These scholars claim that the Tanach was written entirely in the Persian or Hellenistic periods, and that its story is invented. This position is thriving in Europe - the centers are Copenhagen and Sheffield - but not in the US.
These people are dangerous. They deny the existence of virtually all of biblical Israel. Thus do they attempt to pull out the carpet from under Jewish claims to antiquity in the land. They rather picture the Jews as Johnny-come-latelies in the Persian period (or later), arriving in the land and making up a history so they could claim an ancient presence there and thus displace the legitimate residents. (Sound familiar?)
I THINK these Bible revisionists are more dangerous than Holocaust-denying ones. The Holocaust revisionists are more obscene, because the events are so recent and so painful. But Bible revisionists are more threatening in the long run. For one thing, unlike the Holocaust deniers, the biblical-Israel deniers have real credentials. Several have chairs in respectable universities. For another, they are more skilled at argument.
I recently got together with my old friend Deborah Lipstadt, who is known for battling Holocaust deniers, and I set out to persuade her that my revisionists are more dangerous than hers. But before I could even make my case, she said, "You know, your revisionists are more dangerous than mine!"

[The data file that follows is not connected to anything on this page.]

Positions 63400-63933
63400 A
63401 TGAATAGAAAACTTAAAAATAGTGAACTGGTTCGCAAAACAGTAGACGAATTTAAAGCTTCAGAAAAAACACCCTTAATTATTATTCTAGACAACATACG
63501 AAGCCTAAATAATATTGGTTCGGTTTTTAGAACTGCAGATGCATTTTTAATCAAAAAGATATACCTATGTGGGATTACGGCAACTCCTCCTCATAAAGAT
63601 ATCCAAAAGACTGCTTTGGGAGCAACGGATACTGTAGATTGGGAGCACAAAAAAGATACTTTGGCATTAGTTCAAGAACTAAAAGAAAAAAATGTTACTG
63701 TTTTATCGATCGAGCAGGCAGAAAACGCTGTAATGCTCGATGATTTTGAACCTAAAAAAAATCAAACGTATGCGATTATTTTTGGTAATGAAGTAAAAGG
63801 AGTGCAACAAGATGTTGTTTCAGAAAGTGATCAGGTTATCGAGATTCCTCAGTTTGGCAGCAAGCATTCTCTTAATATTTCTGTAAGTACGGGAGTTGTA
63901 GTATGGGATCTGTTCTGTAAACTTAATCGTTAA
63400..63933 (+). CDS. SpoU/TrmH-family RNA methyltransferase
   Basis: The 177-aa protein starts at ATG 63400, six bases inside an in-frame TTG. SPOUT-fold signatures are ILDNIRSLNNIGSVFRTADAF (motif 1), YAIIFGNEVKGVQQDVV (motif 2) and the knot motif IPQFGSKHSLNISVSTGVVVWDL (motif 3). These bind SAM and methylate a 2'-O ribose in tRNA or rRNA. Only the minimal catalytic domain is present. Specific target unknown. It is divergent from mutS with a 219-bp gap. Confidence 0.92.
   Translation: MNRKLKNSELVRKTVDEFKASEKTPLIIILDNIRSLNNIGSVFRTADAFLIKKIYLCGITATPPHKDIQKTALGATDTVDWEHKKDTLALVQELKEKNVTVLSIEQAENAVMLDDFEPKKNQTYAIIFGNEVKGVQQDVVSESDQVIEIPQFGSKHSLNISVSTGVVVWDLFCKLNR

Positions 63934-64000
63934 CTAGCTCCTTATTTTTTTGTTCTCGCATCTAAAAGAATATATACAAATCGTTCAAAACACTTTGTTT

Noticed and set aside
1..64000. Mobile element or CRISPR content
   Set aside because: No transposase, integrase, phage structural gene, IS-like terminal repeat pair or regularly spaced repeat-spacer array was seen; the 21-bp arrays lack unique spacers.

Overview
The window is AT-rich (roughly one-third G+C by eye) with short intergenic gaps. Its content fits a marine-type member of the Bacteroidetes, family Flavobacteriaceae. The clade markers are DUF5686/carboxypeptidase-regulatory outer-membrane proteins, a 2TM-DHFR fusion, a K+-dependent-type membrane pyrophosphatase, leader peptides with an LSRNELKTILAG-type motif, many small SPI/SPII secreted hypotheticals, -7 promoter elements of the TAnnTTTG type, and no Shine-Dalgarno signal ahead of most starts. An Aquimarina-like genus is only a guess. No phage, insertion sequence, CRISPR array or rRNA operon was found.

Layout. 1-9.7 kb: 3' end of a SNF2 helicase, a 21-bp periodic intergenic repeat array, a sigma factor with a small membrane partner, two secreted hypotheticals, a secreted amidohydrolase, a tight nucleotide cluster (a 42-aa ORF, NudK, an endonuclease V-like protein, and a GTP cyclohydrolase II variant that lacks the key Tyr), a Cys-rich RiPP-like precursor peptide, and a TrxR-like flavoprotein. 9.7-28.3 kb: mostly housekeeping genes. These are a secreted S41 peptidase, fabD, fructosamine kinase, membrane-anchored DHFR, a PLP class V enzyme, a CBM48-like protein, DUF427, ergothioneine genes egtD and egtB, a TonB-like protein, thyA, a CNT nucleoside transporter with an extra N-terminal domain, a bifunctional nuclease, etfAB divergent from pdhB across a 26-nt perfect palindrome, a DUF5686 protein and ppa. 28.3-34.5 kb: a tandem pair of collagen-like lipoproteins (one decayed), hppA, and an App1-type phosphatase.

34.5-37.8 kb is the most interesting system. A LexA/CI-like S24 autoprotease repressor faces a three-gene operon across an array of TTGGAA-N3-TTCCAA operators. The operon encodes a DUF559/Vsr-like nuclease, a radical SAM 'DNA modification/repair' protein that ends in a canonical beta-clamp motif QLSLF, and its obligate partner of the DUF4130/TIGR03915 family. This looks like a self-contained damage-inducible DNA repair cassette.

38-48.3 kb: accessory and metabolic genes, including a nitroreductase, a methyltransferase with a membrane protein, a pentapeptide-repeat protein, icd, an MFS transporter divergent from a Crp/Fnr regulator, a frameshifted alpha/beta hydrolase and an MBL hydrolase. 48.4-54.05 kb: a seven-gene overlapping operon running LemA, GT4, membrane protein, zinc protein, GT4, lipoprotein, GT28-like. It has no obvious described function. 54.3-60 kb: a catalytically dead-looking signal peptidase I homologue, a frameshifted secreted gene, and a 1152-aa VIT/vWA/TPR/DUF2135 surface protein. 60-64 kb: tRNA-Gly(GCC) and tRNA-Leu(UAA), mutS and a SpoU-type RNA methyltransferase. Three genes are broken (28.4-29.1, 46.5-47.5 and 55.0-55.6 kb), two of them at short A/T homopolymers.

Biblical minimalism is also known as "the Copenhagen School." In the recent flap over cartoons depicting Muhammad, we biblical scholars may be the only ones to see the incredible irony in the Muslim world's anger at, of all places, Denmark!
The minimalists also like to claim Israeli archeologists such as Israel Finkelstein as fellow minimalists, but that is a perverse exaggeration of his positions. Minimalism is not an Israeli or a North American phenomenon. It is a European phenomenon.
WHY DO THEY do it? Is it in reaction to their own Christian upbringing? Are they anti-Semitic? Anti-Israel? Is it a wish to be noticed by making controversial, big claims?
One cannot know what the motives of each of them are. What one can know, though, is that no one would look at these data and arrive at such a view simply because the data led them there. On the contrary, these scholars do not address facts - such as Hebrew linguistic evidence - that flatly contradict their claims.
Some of the revisionists have protested their being called anti-Semites and anti-Israel as a grossly unfair attack on them. One wrote that he suspects these things are said because the revisionists' case is gaining ground. He said, "I smell fear."
When I look at their positions and see that there is no way they would have arrived at these positions just from a straightforward study of the data, I must say that I smell something too, but it isn't fear.
When institutions whose Bible faculties are still nearly Judenrein 60 years after World War II produce such views of the Bible - and when they boycott Israeli scholars and claim that it is out of principle - they will have to understand if the rest of us are skeptical.
The writer is Davis Professor of Jewish Studies at the University of Georgia and Katzin Professor of Jewish Civilization Emeritus at the University of California, San Diego. His books include Who Wrote the Bible? and The Disappearance of God: A Divine Mystery.